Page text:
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SAFETY

Workplace active shooter: Run, hide, fight

By Lynne Curry It’s not your imagination. There are more incidents of violence across our country than ever before. It doesn’t matter where you live. Nor that you don’t believe it could happen in your town, your workplace or at your kids’ school. You’ve seen the news reports. The violence in workplaces including offices, schools, restaurants, train stations, malls, and churches. Innocence can’t save you. It might get you killed. Would you know what to do if  someone started shooting? Knowing what to do could keep you alive. Suppose you hear something odd. At first, you think it’s a car backfiring. Then you hear the same sound again and again. Gunshots, repeated in rapid succession. Fear grips you. You hear others screaming. You struggle to catch a breath. You haven’t seen a… . . . read more

Risk Management

Don’t write a positive reference for a problem employee; instead do this

By Lynne Curry Question: After an investigation, we fired one of our employees for threatening and stalking two co-workers. He now demands a positive letter of reference, which I’m writing. I tried to appease him with an innocuous letter that gave the dates on which he’d worked here along with what his job duties were.  He refused to accept this, and frankly he scares me. Can you give me any pointers for writing a reference letter that sounds positive but not too positive? Answer: Don’t. If you write a falsely positive or even neutral reference, you can be sued for “negligent referral,” defined as “the failure of an employer to disclose complete and factual information about a former or current employee to another employer.” True story When Allstate Insurance Co…. . . . read more

COMPLIANCE

How to give your analog workplace harassment policy a digital makeover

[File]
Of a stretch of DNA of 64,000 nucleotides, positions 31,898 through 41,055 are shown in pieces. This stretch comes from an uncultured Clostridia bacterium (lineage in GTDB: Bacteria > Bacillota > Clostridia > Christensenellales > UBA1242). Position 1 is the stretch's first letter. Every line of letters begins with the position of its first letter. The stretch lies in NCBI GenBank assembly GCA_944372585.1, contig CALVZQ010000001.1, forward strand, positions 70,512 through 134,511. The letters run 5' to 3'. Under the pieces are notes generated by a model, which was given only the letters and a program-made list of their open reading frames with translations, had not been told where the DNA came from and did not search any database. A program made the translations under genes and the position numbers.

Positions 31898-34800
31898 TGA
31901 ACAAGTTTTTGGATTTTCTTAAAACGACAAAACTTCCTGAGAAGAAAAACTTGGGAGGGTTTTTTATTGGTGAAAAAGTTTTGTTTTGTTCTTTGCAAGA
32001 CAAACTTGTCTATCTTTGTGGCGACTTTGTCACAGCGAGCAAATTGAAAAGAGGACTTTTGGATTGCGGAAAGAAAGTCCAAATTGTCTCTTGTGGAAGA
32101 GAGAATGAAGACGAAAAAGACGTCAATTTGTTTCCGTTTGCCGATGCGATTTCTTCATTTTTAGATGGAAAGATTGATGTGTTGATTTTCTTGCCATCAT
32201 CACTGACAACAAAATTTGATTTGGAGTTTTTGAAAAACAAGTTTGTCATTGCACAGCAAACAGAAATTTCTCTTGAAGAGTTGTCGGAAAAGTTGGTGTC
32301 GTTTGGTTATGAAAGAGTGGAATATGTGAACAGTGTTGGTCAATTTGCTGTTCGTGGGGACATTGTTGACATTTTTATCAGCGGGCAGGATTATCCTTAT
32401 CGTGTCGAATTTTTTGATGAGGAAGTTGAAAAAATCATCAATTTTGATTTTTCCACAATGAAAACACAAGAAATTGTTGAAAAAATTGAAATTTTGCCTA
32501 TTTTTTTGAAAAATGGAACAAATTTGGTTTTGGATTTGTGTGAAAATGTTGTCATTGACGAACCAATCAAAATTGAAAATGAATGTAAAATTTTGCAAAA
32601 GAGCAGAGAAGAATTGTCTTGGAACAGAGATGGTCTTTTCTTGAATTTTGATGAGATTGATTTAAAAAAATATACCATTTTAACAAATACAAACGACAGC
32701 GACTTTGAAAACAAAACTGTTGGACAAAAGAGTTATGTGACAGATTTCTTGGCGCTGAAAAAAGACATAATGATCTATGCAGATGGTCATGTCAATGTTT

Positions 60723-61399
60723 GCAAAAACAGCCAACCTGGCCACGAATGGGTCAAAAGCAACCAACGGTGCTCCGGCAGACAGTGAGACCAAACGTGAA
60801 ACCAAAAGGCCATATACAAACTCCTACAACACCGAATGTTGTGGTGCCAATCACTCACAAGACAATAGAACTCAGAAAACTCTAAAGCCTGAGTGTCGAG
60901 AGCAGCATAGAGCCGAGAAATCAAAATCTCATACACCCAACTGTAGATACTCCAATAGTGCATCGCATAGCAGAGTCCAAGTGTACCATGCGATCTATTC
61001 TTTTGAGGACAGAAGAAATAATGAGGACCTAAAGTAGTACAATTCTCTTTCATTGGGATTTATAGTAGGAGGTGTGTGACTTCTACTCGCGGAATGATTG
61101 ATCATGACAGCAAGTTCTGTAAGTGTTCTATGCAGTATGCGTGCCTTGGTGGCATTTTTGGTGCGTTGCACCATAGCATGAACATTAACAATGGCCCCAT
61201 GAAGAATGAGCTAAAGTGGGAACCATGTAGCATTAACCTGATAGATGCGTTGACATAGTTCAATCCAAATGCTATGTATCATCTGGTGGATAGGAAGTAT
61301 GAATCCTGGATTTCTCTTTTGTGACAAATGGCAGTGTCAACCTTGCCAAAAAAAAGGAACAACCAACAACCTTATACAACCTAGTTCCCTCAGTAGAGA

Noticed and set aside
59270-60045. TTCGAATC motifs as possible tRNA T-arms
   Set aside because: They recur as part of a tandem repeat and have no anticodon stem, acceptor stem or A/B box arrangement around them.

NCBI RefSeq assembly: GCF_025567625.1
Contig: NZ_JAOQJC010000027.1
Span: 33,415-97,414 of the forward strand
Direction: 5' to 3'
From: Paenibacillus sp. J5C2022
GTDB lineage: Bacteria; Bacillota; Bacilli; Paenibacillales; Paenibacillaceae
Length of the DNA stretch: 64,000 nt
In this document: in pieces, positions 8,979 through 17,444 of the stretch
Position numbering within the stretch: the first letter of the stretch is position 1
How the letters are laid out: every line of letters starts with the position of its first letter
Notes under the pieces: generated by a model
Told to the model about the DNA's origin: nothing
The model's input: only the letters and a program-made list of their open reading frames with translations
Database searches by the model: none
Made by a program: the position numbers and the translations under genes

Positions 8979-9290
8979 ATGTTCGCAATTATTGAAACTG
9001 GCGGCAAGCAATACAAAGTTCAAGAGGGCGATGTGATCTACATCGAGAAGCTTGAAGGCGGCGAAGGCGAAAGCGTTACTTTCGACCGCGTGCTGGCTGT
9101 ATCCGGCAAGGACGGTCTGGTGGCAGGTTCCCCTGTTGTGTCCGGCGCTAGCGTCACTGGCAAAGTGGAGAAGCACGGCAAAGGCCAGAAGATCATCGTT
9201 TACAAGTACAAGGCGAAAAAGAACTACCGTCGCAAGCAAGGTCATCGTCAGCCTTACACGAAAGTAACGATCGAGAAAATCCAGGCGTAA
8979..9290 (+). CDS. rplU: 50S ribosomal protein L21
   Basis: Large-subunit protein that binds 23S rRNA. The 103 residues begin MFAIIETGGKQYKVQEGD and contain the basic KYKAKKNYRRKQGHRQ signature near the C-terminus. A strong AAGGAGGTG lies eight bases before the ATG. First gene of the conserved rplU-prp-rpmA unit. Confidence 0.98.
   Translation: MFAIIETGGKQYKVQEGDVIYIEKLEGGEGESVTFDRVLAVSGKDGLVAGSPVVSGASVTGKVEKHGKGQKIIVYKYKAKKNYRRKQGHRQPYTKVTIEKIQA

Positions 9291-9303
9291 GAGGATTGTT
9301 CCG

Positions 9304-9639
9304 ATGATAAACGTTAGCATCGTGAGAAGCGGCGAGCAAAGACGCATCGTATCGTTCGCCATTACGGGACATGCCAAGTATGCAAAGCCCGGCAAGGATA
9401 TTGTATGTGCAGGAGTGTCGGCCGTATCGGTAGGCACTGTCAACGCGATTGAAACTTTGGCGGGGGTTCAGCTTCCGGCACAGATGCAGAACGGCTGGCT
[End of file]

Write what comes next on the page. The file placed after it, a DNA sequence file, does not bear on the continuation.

One of the only nice things about the pandemic is the relief it’s provided from workplace harassment. After all, employees are far less vulnerable to workplace harassment when they work from home. Right? Absolutely wrong!!! Since the pandemic began: More than 4 in 10 U.S. workers (41 percent) reported that they’ve been subjected to some form of digital harassment (Pew Research); Nearly half (45 percent) of women experiencing sexual harassment say it happened remotely (Rights of Women, UK and Wales (“ROW”)); 23 percent of women reporting that they’ve been harassed say the problem has actually gotten worse since they began working from home (ROW); and More than 7 in 10 (73 percent) of victims say they don’t think their employer is doing enough to protect them from remote harassment (ROW)…. . . . read more

WORKPLACE VIOLENCE

What about guns in cars in the parking lot?

By Lynne Curry Question: Our office takes threats of violence seriously. We prohibit any act or threat of violence by or against any client, staffer, supplier, or visitor. Our policy applies to all employees, whether on or off company property. We specifically state that we prohibit any use or possession, whether legal or illegal, of weapons on company property or while on business for our practice. In our rural practice some of our employees use their personal vehicles for office business. We pay them $200 a month to compensate them. Can we enforce the no firearms policy for their vehicle while travelling for our office? Answer: According to Perkins Coie Senior Counsel Michael O’Brien, “Your company can enforce a no firearms policy while your employees are on company time. Because your… . . . read more

INSIGHT

Why do some get away with sexual harassment?

By Lynne Curry  bio
Harvey Weinstein. Bill Cosby. Roger Ailes. Bill O’Reilly. Uber executives. And maybe someone you know. How can these men not “get it?” How do they…


. . . read more

INSIGHT

Preventing an active shooter tragedy and saving your life

By Lynne Curry  bio
According to the Bureau of Labor Statistics, workplace homicides are on the rise. Forty-four or 69.8% of the sixty-three incidents for which analysts have determined the…


. . . read more

INSIGHT

Protecting your employees from workplace violence

By Lynne Curry  bio
On June 5, 2017, John Neumann Jr. brought a semiautomatic pistol and a hunting knife into his former workplace…


. . . read more


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